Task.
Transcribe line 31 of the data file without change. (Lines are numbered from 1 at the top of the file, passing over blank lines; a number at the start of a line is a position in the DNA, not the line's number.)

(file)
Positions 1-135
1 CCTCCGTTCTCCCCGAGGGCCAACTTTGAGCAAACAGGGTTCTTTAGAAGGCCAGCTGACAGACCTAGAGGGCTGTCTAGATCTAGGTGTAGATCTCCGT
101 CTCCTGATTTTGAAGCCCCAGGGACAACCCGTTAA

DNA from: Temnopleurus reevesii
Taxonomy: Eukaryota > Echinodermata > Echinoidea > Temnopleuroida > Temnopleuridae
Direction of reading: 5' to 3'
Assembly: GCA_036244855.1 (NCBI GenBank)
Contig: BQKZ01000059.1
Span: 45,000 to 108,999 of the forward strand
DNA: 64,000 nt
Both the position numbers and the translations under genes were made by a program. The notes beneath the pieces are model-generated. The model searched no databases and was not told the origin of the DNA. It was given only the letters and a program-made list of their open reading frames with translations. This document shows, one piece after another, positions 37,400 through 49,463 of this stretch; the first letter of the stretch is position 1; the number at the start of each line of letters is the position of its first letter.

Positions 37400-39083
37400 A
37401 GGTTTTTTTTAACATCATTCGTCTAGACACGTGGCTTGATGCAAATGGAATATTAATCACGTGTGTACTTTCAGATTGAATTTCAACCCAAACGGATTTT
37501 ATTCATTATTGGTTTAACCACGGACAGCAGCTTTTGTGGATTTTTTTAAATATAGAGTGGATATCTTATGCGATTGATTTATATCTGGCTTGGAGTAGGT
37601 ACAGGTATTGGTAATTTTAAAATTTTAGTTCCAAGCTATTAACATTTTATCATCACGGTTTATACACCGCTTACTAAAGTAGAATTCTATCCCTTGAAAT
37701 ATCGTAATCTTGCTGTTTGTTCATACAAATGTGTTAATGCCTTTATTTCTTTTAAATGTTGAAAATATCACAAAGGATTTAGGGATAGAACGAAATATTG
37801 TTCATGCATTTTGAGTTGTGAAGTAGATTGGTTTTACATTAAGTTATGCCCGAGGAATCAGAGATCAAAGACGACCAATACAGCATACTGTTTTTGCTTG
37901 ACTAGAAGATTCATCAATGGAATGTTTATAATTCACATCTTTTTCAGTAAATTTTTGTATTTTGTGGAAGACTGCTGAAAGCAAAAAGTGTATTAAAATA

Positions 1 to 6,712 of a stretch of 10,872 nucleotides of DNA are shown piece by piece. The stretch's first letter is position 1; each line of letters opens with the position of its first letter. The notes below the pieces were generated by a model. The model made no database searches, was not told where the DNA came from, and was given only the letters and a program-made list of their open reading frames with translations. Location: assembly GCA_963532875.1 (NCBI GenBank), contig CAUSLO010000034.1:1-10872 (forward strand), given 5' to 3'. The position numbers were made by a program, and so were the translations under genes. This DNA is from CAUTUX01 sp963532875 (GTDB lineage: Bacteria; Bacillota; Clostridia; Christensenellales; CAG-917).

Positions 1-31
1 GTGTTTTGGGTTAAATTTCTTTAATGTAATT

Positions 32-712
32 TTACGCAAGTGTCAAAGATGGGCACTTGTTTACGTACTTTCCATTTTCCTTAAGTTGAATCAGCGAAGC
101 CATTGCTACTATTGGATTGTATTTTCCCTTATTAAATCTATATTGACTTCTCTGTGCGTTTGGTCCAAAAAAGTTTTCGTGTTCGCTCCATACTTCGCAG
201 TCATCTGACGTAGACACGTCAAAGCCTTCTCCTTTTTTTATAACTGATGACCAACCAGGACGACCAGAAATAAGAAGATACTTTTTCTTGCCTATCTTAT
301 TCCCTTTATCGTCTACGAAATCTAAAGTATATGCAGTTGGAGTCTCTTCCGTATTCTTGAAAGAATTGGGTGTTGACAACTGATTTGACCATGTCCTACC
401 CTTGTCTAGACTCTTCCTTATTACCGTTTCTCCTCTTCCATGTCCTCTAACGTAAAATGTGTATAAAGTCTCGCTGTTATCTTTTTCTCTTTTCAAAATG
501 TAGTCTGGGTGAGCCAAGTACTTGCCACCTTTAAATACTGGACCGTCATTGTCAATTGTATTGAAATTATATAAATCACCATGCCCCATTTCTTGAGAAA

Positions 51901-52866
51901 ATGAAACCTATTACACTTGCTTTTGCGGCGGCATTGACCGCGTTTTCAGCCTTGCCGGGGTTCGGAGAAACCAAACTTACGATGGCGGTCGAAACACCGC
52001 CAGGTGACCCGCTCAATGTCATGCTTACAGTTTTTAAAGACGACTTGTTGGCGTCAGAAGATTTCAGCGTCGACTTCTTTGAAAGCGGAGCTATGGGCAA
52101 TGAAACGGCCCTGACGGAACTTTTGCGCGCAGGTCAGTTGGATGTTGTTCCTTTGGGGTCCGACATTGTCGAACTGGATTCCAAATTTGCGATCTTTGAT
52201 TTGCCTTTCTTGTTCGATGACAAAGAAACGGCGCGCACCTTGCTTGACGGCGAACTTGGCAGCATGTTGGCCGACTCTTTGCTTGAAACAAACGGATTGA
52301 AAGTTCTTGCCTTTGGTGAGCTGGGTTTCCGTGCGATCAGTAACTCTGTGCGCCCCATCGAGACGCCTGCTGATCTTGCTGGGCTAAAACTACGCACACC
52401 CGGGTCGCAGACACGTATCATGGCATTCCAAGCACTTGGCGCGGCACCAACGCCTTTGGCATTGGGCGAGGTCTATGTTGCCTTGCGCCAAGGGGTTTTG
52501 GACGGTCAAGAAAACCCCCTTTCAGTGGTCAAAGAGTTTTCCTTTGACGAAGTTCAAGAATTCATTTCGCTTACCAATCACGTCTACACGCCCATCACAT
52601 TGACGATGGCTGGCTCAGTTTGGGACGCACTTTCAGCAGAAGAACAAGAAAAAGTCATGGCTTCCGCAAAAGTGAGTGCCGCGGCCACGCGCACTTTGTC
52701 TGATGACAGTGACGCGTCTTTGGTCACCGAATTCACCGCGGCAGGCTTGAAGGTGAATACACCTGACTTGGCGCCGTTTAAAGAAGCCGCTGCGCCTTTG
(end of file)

51901 ATGAAACCTATTACACTTGCTTTTGCGGCGGCATTGACCGCGTTTTCAGCCTTGCCGGGGTTCGGAGAAACCAAACTTACGATGGCGGTCGAAACACCGC